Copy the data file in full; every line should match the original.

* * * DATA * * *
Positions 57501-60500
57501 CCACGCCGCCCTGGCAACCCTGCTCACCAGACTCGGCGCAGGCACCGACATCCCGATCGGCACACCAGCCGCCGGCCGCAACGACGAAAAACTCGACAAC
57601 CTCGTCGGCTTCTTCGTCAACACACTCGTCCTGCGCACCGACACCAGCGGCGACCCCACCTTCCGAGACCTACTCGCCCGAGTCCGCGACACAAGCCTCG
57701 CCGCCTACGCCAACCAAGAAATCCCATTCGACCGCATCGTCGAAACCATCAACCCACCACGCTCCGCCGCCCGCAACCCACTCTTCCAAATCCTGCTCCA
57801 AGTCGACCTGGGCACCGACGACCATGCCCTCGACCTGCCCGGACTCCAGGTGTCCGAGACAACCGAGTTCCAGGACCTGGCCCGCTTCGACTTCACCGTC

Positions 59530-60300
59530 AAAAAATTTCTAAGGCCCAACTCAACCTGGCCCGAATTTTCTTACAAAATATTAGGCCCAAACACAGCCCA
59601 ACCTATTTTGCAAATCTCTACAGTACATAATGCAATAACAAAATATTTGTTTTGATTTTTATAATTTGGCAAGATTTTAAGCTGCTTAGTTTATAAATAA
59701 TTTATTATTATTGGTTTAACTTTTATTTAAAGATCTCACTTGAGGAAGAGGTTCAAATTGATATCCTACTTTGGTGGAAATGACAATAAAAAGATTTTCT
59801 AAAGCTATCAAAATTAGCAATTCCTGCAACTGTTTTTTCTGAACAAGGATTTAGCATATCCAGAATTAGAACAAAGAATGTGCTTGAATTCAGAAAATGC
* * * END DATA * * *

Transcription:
Positions 57501-60500
57501 CCACGCCGCCCTGGCAACCCTGCTCACCAGACTCGGCGCAGGCACCGACATCCCGATCGGCACACCAGCCGCCGGCCGCAACGACGAAAAACTCGACAAC
57601 CTCGTCGGCTTCTTCGTCAACACACTCGTCCTGCGCACCGACACCAGCGGCGACCCCACCTTCCGAGACCTACTCGCCCGAGTCCGCGACACAAGCCTCG
57701 CCGCCTACGCCAACCAAGAAATCCCATTCGACCGCATCGTCGAAACCATCAACCCACCACGCTCCGCCGCCCGCAACCCACTCTTCCAAATCCTGCTCCA
57801 AGTCGACCTGGGCACCGACGACCATGCCCTCGACCTGCCCGGACTCCAGGTGTCCGAGACAACCGAGTTCCAGGACCTGGCCCGCTTCGACTTCACCGTC

Positions 59530-60300
59530 AAAAAATTTCTAAGGCCCAACTCAACCTGGCCCGAATTTTCTTACAAAATATTAGGCCCAAACACAGCCCA
59601 ACCTATTTTGCAAATCTCTACAGTACATAATGCAATAACAAAATATTTGTTTTGATTTTTATAATTTGGCAAGATTTTAAGCTGCTTAGTTTATAAATAA
59701 TTTATTATTATTGGTTTAACTTTTATTTAAAGATCTCACTTGAGGAAGAGGTTCAAATTGATATCCTACTTTGGTGGAAATGACAATAAAAAGATTTTCT
59801 AAAGCTATCAAAATTAGCAATTCCTGCAACTGTTTTTTCTGAACAAGGATTTAGCATATCCAGAATTAGAACAAAGAATGTGCTTGAATTCAGAAAATGC